We’ve seen, recently, a push by game developers to develop more realistic character animation – something that blew people’s minds when demonstrated in games like Heavy Rain and L.A Noire. Even those, technologically impressive as they are, failed to bridge the uncanny valley by plastering life-like, believable heads on to rather video-gamey bodies – breaking the intended digital illusion. Beyond: Two Souls, from Quantic Dreams aims to fix that – by capturing entire actor performances.
One of the behind closed doors sessions I enjoyed most at Gamescom his year was one presented by Quantic Dreams’ David Cage – who comes across as genuinely passionate and not the pretentious twat the media would have you believe. In an extended look at how motion capture for the game’s been handled, Cage explained how they’ve managed to craft more believable visuals by employing performance capture – which takes in an actors whole performance, instead of splitting it up in to motion capture and voice work in a sound booth.
Heavy Rain, for example, was done using motion capture – with the body and voice work done separately, and then digitally stitched together. the sort of whole body performance capture in Beyond eclipses that by some several orders of magnitude. It makes for a more consistent performance, that synchronises and coagulates the actors’ performances – which grants an extra dimension in the way of performance, because subtle nuances in body languages synch with what’s being said.
“We gained another dimension in the actor’s performance as we used full performance capture to record body language. If you look at me as I say this, you can see how I’m saying it. You lose that in motion capture.”
It allows – and this is where Cage’s passion becomes apparent – developers to genuinely convey and extract emotion, something that’s largely missing in games that are driven by adrenaline. In order to do it, the actors faces had to be fitted with 90 little balls that the performance capture software could pick up – in addition to the usual ping-pong sized balls used for traditional motion capture. The result is quite frankly incredible, and Beyond was one of the most impressive games I saw at Gamescom this year.
Funnily enough, the sort of technology used allows Quantic Dreams to film on a pretty meagre budget – because it allows them to import the performances in to the game without much in the way of post-processing.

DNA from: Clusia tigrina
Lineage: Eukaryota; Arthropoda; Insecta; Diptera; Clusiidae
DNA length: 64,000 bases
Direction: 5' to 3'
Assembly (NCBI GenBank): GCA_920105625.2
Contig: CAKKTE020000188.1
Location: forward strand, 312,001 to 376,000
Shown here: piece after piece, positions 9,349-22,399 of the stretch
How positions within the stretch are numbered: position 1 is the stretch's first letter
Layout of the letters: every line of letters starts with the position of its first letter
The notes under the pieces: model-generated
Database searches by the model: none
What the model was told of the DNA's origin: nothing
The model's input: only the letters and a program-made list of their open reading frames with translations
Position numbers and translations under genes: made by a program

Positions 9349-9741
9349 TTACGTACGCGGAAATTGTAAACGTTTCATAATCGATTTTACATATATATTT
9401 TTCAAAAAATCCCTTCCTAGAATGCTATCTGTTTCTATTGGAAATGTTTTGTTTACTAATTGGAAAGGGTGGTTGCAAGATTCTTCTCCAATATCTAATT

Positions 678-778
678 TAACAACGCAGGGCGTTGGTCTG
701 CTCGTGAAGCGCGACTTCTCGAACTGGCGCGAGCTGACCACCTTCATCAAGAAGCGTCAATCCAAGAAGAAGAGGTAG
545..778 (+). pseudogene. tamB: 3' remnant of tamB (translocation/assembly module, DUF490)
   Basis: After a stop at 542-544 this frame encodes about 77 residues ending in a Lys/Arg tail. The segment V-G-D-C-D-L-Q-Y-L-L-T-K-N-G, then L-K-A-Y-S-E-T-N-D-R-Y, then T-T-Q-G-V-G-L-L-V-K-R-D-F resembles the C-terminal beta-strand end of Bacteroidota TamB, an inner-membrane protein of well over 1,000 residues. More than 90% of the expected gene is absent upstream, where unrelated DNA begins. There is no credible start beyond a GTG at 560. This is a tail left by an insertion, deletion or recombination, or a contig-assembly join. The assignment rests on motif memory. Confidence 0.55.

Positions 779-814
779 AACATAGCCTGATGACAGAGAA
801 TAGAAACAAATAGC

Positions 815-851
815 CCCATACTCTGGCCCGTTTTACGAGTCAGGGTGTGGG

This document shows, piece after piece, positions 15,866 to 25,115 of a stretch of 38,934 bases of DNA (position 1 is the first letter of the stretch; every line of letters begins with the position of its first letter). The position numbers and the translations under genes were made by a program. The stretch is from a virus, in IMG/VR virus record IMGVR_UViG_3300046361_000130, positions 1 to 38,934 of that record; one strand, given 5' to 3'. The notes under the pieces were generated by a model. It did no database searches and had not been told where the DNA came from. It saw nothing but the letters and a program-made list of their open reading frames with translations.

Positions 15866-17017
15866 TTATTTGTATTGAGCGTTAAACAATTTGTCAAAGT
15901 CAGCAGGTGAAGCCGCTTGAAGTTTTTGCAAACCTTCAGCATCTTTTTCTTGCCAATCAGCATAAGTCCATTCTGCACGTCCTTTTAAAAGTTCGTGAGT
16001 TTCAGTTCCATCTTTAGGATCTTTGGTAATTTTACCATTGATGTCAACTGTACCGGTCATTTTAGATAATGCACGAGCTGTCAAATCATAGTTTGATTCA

"The amazing thing is that it’s incredibly cheap," Cage said in the closed-door session. It’s a good thing too – because if it cost what a Hollywood film cost to film, Quantic Dreams would have been bankrupt forever ago. "We shot for about 12 months, which is a very long period of time,” he told us. “Sometimes you shoot a scene on day one, and the next part of the scene will be in a month. So you need to be consistent. Budget wise, the production schedule is for around three years, which isn’t crazy. And regarding the development budget, it’s not public but it’s nothing crazy. We try to be very clever about how we produce this thing, and we try to be very effective.
"It’s a triple-A title with a triple-A budget. It’s not much more than Heavy Rain, but for much higher quality."
You’d imagine, with his focus on narrative (and less so on interaction) that Cage is just a film director stuck in working with videogames – but that’s not the case at all.
"I’m not a frustrated movie director," Cage said. "That’s really not why I’m here. I love this medium, and I’m genuinely passionate about this new medium being born and that’s growing every day, and I just want to be part of it.”
He then showed off a section of the game (the same shown at E3), running in real-time on a PS3 – which you can view below, thanks to some sneaky cam footage.
What do you think?
Last Updated: August 20, 2012